US food firm is using DNA to prove the pedigree of Premium Beef

US food firm is using DNA to prove the pedigree of Premium Beef
Wagyu beef plated up. Photo by Cull & Nguyen on Unsplash

Here’s one for that lull in your dinner party chatter. An episode of the British sitcom Keeping Up Appearances comes to mind when digesting the news that an American food firm plans to use DNA samples from elite cattle to track your steak back to the farms the beasts grew up on. Are we to DNA-check the meat on our plates now before we tuck in? As for the chef’s face when you send it back to the kitchen with your waiter’s stammered ‘Customer says no, sorry’ – well, you wouldn’t want to be that waiter.

In an episode of Keeping Up Appearances, archetypal snob Hyacinth Bucket (“Bouquet!”) waits at her front door for the milkman’s arrival.

Ah, yes! I thought I heard the milkman,” she says on espying the hapless man. “I wanted your superiors to find out which cow my milk comes from. I will not have my bottles coming from just any old animal. We passed a very photogenic herd recently grazing on the Earl of Crawford’s estate. Would you please ensure that in future my two pints daily come from them?”

We should bear that in mind when chewing over the latest news from the Food Police, at least the ones of the American persuasion.

Responding to consumer demands for traceability, Bloomberg reports, Tyson Foods Inc. in the US plans to use DNA samples from elite cattle to track steaks, roasts and even ground beef back to the ranches the animals grew up on.

Bloomberg continues:

Consumer research keeps showing that shoppers are demanding to know where their food comes from, said Kent Harrison, vice president of marketing and premium programmes at Tyson Fresh Meats. A majority of Americans want to know everything that’s in their food, and more are trying to buy healthy and socially conscious products, according to Nielsen.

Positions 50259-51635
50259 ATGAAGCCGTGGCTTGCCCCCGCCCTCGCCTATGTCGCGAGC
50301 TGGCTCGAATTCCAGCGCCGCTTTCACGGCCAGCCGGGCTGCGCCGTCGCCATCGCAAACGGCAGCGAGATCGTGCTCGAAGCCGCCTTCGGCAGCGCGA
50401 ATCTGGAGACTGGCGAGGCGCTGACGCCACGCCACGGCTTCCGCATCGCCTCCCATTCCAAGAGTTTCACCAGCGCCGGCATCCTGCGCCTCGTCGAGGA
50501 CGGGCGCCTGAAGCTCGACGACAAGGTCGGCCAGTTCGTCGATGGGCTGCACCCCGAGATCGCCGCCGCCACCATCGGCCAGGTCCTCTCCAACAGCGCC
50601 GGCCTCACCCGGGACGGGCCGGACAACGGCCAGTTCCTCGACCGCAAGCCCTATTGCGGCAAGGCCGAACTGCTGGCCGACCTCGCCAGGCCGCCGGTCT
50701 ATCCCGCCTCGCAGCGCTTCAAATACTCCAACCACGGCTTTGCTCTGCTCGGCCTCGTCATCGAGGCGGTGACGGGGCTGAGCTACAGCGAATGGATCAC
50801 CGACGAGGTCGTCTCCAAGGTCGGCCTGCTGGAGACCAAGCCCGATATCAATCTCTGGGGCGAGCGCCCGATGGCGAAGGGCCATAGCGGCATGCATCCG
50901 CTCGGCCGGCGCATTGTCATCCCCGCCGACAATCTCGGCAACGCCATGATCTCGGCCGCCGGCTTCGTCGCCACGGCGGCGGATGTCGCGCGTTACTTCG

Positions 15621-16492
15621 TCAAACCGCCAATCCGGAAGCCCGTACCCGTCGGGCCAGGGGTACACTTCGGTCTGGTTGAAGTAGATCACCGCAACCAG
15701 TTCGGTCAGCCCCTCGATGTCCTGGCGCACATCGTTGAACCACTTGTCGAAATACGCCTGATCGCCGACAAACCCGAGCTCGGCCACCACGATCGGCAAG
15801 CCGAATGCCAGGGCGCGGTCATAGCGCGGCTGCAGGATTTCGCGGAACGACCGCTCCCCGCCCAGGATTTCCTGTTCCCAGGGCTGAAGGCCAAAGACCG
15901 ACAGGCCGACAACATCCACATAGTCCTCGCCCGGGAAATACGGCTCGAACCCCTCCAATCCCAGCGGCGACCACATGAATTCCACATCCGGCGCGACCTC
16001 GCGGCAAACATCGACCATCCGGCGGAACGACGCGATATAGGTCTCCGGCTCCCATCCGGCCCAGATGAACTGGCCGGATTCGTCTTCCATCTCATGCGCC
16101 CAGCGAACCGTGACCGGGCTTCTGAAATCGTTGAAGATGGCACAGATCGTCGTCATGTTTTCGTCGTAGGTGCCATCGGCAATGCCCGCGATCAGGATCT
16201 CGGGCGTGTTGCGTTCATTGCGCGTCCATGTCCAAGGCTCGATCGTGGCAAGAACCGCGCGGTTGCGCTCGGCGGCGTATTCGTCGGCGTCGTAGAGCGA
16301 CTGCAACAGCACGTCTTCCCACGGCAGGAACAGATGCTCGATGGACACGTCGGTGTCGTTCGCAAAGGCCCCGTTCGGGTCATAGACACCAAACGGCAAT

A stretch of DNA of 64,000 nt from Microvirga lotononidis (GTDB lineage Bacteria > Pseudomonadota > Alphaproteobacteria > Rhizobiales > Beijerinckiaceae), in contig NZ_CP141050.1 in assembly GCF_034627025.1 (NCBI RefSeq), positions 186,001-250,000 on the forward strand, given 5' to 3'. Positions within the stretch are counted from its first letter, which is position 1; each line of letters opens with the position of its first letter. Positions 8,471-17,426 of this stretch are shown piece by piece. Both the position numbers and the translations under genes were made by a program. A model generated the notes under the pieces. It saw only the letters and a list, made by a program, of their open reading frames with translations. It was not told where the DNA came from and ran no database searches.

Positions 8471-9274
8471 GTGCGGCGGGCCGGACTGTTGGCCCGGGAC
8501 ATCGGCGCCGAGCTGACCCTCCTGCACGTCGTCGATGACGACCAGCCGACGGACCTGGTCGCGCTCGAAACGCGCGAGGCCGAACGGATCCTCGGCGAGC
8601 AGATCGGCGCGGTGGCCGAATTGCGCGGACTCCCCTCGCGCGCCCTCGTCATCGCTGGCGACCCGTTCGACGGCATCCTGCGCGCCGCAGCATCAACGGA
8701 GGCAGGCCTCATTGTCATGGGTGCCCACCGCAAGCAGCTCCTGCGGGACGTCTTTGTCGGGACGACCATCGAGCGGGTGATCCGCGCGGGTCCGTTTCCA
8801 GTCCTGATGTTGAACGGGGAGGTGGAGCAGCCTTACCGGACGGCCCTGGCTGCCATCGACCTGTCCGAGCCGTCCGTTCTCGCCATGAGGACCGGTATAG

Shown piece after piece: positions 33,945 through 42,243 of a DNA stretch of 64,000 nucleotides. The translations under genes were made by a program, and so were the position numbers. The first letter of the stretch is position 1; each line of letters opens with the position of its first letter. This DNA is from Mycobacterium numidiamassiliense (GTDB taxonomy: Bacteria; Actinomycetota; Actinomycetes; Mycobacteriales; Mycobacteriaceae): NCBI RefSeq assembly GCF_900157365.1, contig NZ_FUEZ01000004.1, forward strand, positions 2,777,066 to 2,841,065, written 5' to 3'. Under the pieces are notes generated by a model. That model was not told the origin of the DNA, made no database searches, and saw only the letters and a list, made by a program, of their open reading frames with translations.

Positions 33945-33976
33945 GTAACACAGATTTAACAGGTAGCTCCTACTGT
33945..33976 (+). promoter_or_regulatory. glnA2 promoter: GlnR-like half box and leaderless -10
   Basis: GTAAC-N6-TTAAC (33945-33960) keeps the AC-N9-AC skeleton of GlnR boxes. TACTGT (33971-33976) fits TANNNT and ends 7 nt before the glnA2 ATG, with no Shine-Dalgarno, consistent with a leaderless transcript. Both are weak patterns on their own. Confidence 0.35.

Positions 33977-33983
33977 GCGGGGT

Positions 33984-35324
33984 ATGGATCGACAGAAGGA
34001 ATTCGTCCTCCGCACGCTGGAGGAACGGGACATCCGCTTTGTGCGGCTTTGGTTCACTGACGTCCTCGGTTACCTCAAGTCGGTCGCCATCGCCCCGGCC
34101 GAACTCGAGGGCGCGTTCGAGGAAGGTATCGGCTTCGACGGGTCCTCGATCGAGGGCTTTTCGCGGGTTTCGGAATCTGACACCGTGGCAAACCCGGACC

Because the beef supply chain is fragmented, with different businesses in charge of growing, feeding and processing cattle, traceability back to farms is extraordinarily difficult, according to Harrison. The DNA programme should be seen by “people buying meat at retail and food service distribution as an assurance of quality”, he said.

Tyson’s Open Prairie brand, which sources animals raised with no antibiotics and no added hormones, keeps records tracing beef back to ranches. Now, samples the size of a grain of rice will be taken from carcasses at the processing facility, and a company called IdentiGEN will use proprietary sets of DNA markers – nature’s bar codes – to identify individual animals. The markers don’t change, whether the meat is cooked or processed.

Cattle sourced from the Open Prairie brand come mostly from independent ranchers in Montana, North Dakota, Oregon, Washington and Nebraska. They’re processed at Tyson’s Lexington, Nebraska plant. Open Prairie makes up less than 10 percent of Tyson’s beef supplies. But it’s the biggest no-antibiotics-ever program and growing fast, Harrison said.

Bloomberg concludes: Eventually, there could be more consumer applications for DNA tracking when the costs of sampling get cheaper, Harrison said.

Sure, we like to have food on our plates that has been ethically farmed (if we’re well off enough to be able to afford that)? But isn’t this taking things from the bovine to the ridiculous? DM


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